After knee surgery it is common to experience atrophy (diminished muscle mass) of the quadriceps of the repaired leg. While your physical therapist more than likely focused on building back lost mass, it is imperative to continue this focus once you have moved on to strength and speed training.
While I have no problem with seated leg extensions early on in the rehabilitation process, I believe other alternatives should be utilized in strength training protocol. Essentially, seated leg extensions limit activity of the hamstring while the quadriceps is contracting. This never really happens in sports. So, I prefer the terminal knee extension (TKE), as a quadriceps building exercise that allows the hamstring to work in addition to the quadriceps. Basically, anchor a band and place it around your knee. Slightly flex your knee forward before pulling it back into extension and contracting your quadriceps. While many other quadriceps dominant movements can be performed to build muscle mass (lunges, split squats etc.), here are my general hypertrophy guidelines to follow:
Absorbing forces, re-conditioning tendons and ligaments and sprinting technique
While building mass back in the quadriceps you should also focus on re-introducing your tendons and ligaments to power movements such as jumping and sprinting. It is important not to jump right in to high intensity jumps and sprints as your body may not be ready to handle the demand places on the knee and surrounding areas.
Extensive plyometrics are lower intensity jumps that are essentially “hypertrophy for jumping.” Meaning, they rid of use of the stretch shortening cycle (reactive stretch reflex of the ligaments and tendons involved in maximum intensity jumping and sprinting). We accomplish this by implementing pauses or performing short rhythmic jumps. The main goal is to re-condition the tendons and ligaments and prepare them to handle higher intensities. Also, it teaches them how to behave again so performance is maximized later on. During these exercises the focus should be on sound and clean landing mechanics. Here is what you should look for:
Low Intensity Sprinting Start Types
Lastly, it is extremely important to reaffirm good sprinting technique while not exposing an athlete to sprinting variations that produce too much power. That is, low start types (push-up, mountain climber, etc.) or start types that involve excess power building via medicine ball throws.
Overall, it is important to progress through movements with a plan once an athlete has moved through a full rehabilitation program and can begin training!
The meniscus is a structure in our knee joint that provides smooth joint motion, shock absorption, joint stability, and nutrition to our knee joint. Each knee has a medial meniscus and a lateral meniscus. Together the medial and lateral menisci also enhance stability of the knee joint. They sit on top of our tibia (shin bone) and create a concave surface for the end of the femur to fit into, think of a golf ball on top of a tee - the menisci are like to lip of the tee that keep the ball in place.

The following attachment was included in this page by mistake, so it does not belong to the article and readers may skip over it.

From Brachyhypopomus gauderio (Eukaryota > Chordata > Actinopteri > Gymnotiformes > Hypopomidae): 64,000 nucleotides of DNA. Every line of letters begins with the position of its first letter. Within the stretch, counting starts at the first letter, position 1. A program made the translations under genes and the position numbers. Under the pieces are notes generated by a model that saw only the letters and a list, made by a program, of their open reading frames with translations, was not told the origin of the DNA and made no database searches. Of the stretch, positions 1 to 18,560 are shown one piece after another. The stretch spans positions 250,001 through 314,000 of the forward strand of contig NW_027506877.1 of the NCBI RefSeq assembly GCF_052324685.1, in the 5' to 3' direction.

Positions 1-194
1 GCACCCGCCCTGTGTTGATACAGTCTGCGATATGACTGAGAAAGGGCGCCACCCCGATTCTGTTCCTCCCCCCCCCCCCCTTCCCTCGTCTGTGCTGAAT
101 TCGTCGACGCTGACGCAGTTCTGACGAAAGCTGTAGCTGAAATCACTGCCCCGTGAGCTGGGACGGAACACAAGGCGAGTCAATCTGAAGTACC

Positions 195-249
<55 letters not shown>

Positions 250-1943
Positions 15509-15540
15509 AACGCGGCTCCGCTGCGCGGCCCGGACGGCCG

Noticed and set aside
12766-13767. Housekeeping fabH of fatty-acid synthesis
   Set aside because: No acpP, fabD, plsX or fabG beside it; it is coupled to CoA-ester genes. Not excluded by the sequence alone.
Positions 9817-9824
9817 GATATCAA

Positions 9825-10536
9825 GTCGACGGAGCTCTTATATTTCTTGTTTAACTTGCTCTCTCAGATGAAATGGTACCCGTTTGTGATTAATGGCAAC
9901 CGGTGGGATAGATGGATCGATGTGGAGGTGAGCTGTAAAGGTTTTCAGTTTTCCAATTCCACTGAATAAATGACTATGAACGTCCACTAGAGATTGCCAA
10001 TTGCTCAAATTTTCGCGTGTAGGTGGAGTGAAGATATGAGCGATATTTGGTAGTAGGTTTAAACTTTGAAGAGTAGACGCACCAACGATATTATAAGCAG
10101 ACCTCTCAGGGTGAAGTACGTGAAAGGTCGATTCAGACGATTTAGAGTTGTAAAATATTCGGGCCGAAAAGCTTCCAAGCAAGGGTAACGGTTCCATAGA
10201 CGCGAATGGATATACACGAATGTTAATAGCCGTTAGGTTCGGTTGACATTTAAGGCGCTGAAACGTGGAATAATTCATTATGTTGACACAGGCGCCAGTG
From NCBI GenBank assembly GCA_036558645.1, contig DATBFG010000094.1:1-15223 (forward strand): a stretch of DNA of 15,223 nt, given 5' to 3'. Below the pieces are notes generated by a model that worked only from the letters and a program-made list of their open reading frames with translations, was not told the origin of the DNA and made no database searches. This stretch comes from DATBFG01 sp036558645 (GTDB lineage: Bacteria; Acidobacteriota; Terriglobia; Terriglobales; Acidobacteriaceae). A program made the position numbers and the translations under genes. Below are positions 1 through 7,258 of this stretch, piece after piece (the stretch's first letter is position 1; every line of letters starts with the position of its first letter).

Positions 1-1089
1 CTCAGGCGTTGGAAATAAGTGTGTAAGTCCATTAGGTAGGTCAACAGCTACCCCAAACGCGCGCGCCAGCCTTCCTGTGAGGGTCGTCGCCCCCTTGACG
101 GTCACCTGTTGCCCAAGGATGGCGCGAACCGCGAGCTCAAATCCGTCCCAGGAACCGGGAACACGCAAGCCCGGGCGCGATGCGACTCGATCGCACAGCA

As you can see below (link to image at bottom of article) the medial meniscus is larger and half circle shape and the lateral meniscus is smaller and more circular. The medial meniscus is more firmly attached to the surface of the tibia by ligaments compared to the lateral meniscus. The decreased mobility of the medial meniscus makes it more susceptible to injury.
Both menisci receive blood flow to the outer edges however further towards the center of the knee joint the blood flow becomes poor. This is an important point as any meniscal injury on the outer edge with good blood flow is more likely to heal than an injury on the inner edge with poor blood flow. The portion of the meniscus that does not receive good blood flow receives its nutrition through the lubricating fluid in the joint called synovial fluid. Movement and exercise are essential to deliver nutrition to the menisci.
There are also nerve endings that run to each meniscus. Some of these nerve endings provide sensation and others are mechanoreceptors that tell out brain how much pressure is on our knee and what position our knee is in.
Meniscal tears are a common injury. They can be traumatic - like twisting a knee during a sport. They can also be non-traumatic or degenerative meaning that over time the meniscus starts to get worn out. Clinical examination including a detailed history and physical exam by a physician or physical therapist can be very accurate at identifying a meniscus problem. Sometimes an MRI may be done to visualize a tear and identify the size, type, and location of the tear.
When a diagnosis of a meniscus tear is made there are options for treatment. Two common options are arthroscopic surgery or conservative management. Over the past 20 years the use of arthroscopic surgery to treat meniscal tears has expanded significantly. Specifically in the case of adults with degenerative (non-traumatic tears) the rates of surgery have gone through the roof. Unfortunately many studies have identified little to no advantage to this type of surgery for treating these types of meniscus tears. Conservative management, including exercise, is much less expensive and invasive and has no negative side effects has been shown to be better or equally as effective as surgery in some studies!
Here at Performance Physical Therapy & Sports Conditioning we specialize in treating pain, identifying problem areas to address, and designing an individualized treatment plan to address those problem areas. In the case of a meniscus tear, strength, flexibility, balance, joint mobility, and function are all thoroughly assessed. A combination of mobility exercises, strengthening exercises, and manual therapy can be customized to treat a meniscus tear effectively and efficiently.
If you are having knee pain or have been diagnosed with a meniscus tear, give us a call! Don’t rush out and have an arthroscopic meniscectomy if you have not seen us first. Based on the latest science conservative management with manual therapy and exercise should be the first line treatment for meniscal tears and surgery should be the last resort.
Next week Coach Gerry will discuss his approach to starting a strength training program with a client who has been discharged from physical therapy following a knee injury or surgery.
Dr. Anthony Falco
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Knee Image: http://www.vangsnessmd.com/wp-content/uploads/2015/02/proc_img_meniscal01.jpg
Gerry DeFilippo: ISSA CPT- CPPS, AAPS. Founder/Owner: Challenger Strength.